Tuesday, August 30, 2022

Restoration of James, Barren Island Going Forward

 Slowly. Talk of Delmarva, Restoration of Two Chesapeake Bay Islands Moves Forward

A Mid-Chesapeake Bay ecosystem restoration project will move forward, with the signing of a project partnership agreement.

The US Army Corps of Engineers and the Maryland Department of Transportation have outlined their roles, responsibilities and financial obligations regarding restoration of James Island and Barren Island in Dorchester County.

Material dredged from the Port of Baltimore approach channels and the Honga River will be put to use.

That's the first I've heard that they were going to use Honga River sediment. Is that because they have areas in the Honga that need dredging for navigation, is it used to dilute the pollution in the sediments from Baltimore Harbor, or simply because it's close? 

“It’s an honor to sign this agreement signifying ‘all systems go’ for this critically important project that will provide so many environmental benefits for Maryland,” Maryland Transportation Secretary James Ports Jr. said. “Rebuilding James and Barren islands will promote wildlife, restore coastal shorelines, and provide us with a long-term placement site for dredged material from port shipping channels, allowing us to accommodate larger ships bringing more cargo and business to Maryland.”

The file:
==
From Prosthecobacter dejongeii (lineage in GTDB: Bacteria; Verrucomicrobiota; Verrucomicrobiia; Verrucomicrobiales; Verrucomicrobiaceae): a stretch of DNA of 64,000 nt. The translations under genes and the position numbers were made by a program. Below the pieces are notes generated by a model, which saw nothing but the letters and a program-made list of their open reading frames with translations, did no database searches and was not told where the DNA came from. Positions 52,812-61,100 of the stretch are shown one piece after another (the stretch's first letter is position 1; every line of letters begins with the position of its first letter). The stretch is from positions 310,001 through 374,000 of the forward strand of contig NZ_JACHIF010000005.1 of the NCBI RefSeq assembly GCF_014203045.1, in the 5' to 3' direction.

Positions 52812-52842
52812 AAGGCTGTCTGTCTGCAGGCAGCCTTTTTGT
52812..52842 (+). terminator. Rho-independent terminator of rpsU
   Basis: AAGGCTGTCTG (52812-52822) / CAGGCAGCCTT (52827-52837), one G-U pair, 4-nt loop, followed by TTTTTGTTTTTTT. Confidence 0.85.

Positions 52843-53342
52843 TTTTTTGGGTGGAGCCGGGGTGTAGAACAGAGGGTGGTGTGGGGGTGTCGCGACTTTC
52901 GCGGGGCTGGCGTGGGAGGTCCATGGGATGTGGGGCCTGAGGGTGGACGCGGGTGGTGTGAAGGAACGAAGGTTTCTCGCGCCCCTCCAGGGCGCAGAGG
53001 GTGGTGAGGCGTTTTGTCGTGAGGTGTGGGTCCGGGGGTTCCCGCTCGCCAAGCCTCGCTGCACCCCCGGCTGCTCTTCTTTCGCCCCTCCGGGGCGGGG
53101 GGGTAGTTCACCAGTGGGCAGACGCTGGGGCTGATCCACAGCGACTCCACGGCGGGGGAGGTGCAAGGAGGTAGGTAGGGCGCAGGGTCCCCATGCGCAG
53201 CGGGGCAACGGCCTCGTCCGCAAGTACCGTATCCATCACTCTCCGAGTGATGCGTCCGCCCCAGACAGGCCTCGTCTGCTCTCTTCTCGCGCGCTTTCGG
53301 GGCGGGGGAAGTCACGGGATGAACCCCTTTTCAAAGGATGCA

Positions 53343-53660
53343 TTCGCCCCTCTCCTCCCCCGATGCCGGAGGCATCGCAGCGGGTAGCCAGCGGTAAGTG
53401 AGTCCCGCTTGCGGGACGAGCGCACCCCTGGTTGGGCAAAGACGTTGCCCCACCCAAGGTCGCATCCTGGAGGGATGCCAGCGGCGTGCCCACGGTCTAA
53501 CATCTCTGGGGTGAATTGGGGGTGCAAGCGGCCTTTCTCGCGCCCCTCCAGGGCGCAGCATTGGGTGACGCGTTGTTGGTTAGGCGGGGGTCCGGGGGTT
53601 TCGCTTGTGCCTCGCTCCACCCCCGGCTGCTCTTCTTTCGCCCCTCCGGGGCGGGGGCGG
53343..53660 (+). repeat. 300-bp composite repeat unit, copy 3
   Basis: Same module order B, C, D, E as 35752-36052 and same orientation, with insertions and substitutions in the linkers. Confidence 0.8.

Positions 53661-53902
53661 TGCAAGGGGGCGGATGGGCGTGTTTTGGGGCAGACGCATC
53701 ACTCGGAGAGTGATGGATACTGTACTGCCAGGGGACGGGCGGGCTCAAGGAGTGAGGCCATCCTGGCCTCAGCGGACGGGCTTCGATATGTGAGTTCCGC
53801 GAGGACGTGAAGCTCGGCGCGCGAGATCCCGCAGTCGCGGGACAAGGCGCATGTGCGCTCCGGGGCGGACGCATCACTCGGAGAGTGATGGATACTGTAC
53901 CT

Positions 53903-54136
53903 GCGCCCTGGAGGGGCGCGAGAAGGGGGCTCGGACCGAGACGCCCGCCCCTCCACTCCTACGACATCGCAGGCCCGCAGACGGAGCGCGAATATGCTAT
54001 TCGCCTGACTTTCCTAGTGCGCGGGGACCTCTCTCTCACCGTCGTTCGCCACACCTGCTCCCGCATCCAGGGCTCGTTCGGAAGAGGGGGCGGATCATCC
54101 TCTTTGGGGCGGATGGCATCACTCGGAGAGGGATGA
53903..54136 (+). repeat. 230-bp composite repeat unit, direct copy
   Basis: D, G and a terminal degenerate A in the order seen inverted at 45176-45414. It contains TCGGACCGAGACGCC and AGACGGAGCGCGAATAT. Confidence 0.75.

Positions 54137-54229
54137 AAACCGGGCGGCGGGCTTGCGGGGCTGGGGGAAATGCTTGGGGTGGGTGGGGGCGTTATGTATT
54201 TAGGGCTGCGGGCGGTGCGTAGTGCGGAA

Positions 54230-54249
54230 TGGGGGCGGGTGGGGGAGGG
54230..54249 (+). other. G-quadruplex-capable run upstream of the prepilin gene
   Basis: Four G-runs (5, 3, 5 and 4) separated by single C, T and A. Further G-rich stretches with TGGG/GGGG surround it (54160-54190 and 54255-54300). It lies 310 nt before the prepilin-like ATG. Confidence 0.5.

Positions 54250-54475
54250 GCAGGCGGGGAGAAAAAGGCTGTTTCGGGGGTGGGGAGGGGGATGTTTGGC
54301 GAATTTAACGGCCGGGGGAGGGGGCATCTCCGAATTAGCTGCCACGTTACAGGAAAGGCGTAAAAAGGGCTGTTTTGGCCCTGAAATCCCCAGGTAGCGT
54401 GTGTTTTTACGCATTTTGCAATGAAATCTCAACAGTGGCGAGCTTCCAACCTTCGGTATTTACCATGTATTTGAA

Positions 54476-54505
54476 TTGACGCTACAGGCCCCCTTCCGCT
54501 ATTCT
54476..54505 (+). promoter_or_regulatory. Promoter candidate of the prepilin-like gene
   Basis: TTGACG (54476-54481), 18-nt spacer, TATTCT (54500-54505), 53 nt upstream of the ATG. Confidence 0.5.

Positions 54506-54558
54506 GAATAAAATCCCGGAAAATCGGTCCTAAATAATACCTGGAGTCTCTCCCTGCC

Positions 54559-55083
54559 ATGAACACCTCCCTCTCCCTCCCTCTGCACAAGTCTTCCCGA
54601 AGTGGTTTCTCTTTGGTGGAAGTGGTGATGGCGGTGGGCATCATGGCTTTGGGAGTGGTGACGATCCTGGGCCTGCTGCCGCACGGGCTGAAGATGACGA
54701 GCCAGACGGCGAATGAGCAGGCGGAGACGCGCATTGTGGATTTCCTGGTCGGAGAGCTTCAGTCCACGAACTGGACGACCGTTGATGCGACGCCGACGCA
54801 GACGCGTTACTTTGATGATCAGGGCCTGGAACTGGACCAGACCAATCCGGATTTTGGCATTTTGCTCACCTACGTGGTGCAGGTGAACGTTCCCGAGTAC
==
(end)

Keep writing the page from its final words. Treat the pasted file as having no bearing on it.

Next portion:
According to the USACE, the Mid-Bay project includes restoration of 2,072 acres of lost remote island habitat on James Island and 72 acres of remote island habitat on Barren Island. Habitat may include “submerged aquatic vegetation, mudflat, low marsh, high marsh, islands, ponds, channels, and upland areas.”

“With this project, we hope to build upon the success of Poplar Island,” USACE Baltimore District Commander Col. Estee Pinchasin said. “The habitat we restored and created using dredged material is flourishing. We are proud to partner again with the Maryland Department of Transportation’s Port Administration and employ innovative solutions that benefit the Chesapeake Bay’s ecosystem today and will do so for generations to come.”

At the link, they show the current (well, a couple years ago) island, and the proposed restoration. For James Island:

Wow! That's pretty big, and 28-30 years to complete! Next, Barren Island:

A much smaller plan. I may even see this one completed.

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